I was watching a “making of” feature on one of the “Star Wars” DVDs with my son recently and discovered that George Lucas’ original script for the first movie alone comprised about six hours of screen time.
Turns out it wasn’t conceived as a trilogy after all–the script was just too darn long. He shot the first third and called it “Episode IV.” (Where he got his system of numbering was not addressed).
Does “War and Peace” need to be 1,400 pages? Maybe. But did the first draft of “Ring of Fire,” my contemporary suspense (or so I thought at the time) novel need to be 184,000 words? Most decidedly not. But coming from someone who consistently writes 34-second TV spots (note: industry standard is 30 seconds. Always has been. Always will be), it was hardly surprising. The frustrating part is I spent nearly six months just planning the book: character outlines, chapter-by-chapter analyses of books I was trying to emulate, a chapter-by-chapter outline of my own book, and so on. And still I filled it with things that I needed to know but my reader did not.
With my less-than-stellar publishing history, I decided I wasn’t going to tell my wife about this book–just in case I never finished it. So how did I write it? You’ve heard of the “lunch hour novel?” There was some of that. A little bit after work, too. But mostly at home, late at night or during times when Susan was out with friends or otherwise occupied.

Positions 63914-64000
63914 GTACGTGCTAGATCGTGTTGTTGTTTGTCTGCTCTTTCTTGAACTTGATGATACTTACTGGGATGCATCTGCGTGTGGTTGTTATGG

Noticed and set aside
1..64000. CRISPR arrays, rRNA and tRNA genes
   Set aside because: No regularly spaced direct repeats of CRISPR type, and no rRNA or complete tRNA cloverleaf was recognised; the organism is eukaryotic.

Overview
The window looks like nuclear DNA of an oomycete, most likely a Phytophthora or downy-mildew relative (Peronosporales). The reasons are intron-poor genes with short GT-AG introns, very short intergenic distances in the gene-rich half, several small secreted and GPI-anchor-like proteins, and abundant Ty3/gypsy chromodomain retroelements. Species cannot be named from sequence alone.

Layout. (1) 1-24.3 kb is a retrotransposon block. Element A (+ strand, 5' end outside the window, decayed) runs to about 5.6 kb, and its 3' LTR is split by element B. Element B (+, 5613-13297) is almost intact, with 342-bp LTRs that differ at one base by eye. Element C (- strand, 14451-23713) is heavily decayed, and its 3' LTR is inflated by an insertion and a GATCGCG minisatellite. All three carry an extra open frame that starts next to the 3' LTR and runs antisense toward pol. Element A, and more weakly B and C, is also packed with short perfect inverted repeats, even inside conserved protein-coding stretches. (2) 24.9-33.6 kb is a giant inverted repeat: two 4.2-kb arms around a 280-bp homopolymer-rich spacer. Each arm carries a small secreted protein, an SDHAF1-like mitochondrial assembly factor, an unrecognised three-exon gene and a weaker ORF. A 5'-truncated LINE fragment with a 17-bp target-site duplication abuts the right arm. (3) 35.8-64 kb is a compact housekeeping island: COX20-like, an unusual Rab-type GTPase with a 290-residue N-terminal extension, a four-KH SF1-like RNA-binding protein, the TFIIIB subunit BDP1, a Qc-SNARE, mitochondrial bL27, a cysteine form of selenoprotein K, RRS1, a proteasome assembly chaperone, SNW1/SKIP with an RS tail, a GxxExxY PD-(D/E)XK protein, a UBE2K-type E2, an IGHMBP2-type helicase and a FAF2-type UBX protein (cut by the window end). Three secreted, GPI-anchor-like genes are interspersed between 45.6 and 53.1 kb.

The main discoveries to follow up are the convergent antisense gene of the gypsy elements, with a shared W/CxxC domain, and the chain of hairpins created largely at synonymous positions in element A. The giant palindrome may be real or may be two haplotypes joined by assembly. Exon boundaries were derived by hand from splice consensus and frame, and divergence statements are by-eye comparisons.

Ultimately, it took about two-and-a half-years to “finish” it. And when I presented it to Susan, in December 2004, I couldn’t have been prouder. I had finished my first novel, and I actually thought it was pretty good. So confident was I, that I gave it to a few friends and relatives to be “test readers” for me. Not one of them took me to task over the sheer length of it, but my mild-mannered mother-in-law demurely asked “Does it have to be so…detailed?”
Reluctantly, very reluctantly, I decided to revisit it. I had heard others say “when you think you’re finished, put it away for a month or two and then come back to it.” Easier said than done, but oh, so true.
Meanwhile, having learned not to approach publishers directly, I began my search in earnest for an agent. I began shopping my 184K-word manuscript to agents. More on this quixotic endeavor later.